3) Although I laud him for his care to not frame the motivations of medieval Christians or Muslims through a modern lense, and attempts to take their peity and motivations as genuine and not simple opportunism, he does exactly this when discussing pre-Christian polities and actors. In his discussion of the Christianization of Northern Europe, the decisions to either embrace conversion or resist are framed as opportunist political moves by those who simply want to tap into or shield themselves from the imperial power and hegemony of Francia and broader Christendom. This is a topic that is rarely discussed in detail, and while his timeline and provided anecdotes were interesting, there was little discussion of alternate motives that may have played on these peoples minds.

Again, overall I found it a really interesting book and the wide coverage including Byzantium and Eastern Europe was refreshing and informative, as this often isn't covered in Western European focused books. Worth a listen, just be aware of the authors biases/focus.

3 people found this helpful

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Names and numbers

The author hints at interesting developments in the period covered but does not derail these developments in any relatable way.
He drops names and dates and makes blanket statements that are continually hedged with “although” and “however”. The effect is very thin. He writes in compound clauses that confuse the waffling even more.

Too bad, I really wanted to find it interesting but could not tolerate all the vagueness.

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  • Dane Maralason
  • 2019-01-15

Wow! Outstanding Work on the Period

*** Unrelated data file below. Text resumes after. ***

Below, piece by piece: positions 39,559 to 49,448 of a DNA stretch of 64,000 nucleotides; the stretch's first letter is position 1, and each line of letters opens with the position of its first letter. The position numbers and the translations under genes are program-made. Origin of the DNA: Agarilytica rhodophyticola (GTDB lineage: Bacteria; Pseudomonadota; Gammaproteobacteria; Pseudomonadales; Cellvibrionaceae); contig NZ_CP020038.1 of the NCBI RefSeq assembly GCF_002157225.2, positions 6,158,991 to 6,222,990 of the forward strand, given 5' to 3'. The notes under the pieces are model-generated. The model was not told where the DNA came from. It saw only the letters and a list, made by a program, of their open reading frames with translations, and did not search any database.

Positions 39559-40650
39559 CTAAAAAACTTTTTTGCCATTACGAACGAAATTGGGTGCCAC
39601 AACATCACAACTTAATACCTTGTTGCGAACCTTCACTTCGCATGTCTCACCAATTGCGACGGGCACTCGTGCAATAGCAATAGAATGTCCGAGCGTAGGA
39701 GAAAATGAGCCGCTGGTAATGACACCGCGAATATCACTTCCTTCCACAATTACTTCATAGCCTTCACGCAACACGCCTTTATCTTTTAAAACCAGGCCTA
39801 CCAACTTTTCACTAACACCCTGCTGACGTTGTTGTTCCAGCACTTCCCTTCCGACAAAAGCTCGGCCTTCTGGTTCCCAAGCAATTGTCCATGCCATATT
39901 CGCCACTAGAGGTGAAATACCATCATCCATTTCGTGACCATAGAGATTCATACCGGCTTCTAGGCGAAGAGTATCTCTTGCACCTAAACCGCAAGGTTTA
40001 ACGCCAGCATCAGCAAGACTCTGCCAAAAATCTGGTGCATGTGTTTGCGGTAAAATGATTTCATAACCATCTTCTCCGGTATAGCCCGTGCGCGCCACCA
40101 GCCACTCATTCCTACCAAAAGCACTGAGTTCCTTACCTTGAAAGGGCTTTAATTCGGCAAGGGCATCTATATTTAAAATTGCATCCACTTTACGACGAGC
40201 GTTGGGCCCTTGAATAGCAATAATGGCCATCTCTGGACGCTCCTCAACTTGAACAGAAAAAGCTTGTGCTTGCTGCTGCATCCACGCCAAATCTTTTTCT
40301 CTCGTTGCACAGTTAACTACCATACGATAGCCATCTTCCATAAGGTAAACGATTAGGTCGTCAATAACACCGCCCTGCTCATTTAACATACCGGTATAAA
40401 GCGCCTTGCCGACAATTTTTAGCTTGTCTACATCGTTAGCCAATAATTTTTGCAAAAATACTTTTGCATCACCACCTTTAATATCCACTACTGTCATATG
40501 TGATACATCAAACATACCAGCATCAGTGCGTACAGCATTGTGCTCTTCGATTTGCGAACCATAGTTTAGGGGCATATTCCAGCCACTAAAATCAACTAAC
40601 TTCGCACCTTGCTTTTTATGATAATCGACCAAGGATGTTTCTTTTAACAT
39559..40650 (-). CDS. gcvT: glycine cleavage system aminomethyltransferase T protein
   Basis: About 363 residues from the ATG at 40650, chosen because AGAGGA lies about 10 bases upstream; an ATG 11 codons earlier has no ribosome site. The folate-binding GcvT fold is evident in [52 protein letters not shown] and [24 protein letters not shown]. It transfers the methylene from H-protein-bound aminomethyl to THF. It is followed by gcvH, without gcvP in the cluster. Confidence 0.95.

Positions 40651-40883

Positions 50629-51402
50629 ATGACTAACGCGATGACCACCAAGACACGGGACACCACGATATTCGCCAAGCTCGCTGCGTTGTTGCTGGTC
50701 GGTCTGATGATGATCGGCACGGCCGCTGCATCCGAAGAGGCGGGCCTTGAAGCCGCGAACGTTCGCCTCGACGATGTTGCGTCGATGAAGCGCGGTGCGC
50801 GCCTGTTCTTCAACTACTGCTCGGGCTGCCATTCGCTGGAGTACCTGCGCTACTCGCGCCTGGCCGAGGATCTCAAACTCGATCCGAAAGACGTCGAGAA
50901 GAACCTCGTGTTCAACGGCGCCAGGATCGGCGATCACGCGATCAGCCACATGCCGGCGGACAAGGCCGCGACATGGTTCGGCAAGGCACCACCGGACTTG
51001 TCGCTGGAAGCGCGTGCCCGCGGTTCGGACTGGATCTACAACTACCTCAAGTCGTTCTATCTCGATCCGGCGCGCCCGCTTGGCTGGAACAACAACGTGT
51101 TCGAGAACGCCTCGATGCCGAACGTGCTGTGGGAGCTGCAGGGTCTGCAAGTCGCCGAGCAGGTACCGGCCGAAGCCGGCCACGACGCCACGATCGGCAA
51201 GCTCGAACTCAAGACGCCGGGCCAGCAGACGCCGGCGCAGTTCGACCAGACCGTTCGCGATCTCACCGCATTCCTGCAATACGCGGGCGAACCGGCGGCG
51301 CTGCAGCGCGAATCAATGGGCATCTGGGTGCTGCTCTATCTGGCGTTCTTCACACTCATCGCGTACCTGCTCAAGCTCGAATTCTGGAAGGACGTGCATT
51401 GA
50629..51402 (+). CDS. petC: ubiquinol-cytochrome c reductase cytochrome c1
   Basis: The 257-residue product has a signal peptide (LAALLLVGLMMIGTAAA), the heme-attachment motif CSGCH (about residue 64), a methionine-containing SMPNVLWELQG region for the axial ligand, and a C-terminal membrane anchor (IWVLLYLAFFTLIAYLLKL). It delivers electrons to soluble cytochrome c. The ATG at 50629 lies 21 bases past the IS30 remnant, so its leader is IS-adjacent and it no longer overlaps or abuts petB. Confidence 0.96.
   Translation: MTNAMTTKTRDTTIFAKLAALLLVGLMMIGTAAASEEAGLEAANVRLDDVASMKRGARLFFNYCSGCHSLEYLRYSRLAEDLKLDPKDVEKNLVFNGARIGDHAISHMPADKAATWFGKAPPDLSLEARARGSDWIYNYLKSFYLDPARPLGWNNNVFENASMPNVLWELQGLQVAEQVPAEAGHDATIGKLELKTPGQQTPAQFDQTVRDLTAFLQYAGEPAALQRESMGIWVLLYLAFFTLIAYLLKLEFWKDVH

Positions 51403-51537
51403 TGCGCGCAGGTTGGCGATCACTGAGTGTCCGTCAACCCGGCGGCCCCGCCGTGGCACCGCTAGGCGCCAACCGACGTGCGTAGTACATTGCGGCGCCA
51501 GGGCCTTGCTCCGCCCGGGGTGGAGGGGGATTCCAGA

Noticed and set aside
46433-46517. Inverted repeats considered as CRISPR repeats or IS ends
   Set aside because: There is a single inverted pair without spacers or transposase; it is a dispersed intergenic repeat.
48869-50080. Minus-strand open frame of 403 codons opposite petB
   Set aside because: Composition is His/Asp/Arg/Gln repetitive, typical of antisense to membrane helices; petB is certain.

Three charactoristics make this book a GREAT listen. 1) The reading is EXCELLENT! I felt as though I were inside the writer's mind. 2) The organization of the material never lost me. A leap forward or flashback never left me hanging because it was always tied so neatly to moment being described. 3) The balance between presenting the overview and the detail never overwhelmed me nor left me wanting for greater insight. Of course if I want to understand more about the crusades, I need to listen to 10 hours on the crusades, but now I know about the crusades in a way I never before did. --Dane

38 people found this helpful

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  • therobot
  • 2020-10-06

Good overview that inspires more reading

great narration and book. very dense and great information. I found it hard to follow at times with a lot of dates being thrown out at once, I think this is more a product of the audio book medium than the fault of the author or book.

6 people found this helpful

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  • Peter Dingwall-Fordyce
  • 2017-05-11

outstanding, absolutely outstanding.

learned a great deal about something I thought I already understood. narration.was excellent and in.proper english

24 people found this helpful

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  • EmilyK
  • 2020-08-29

Good intro to medieval Europe

I very much appreciated this book as something of a history buff. I’m not sure this would be the best first introduction to the topic. I would instead suggest one of the Great Courses, especially the ones by professor Daileader. That said, amazing narrator and very enjoyable.

5 people found this helpful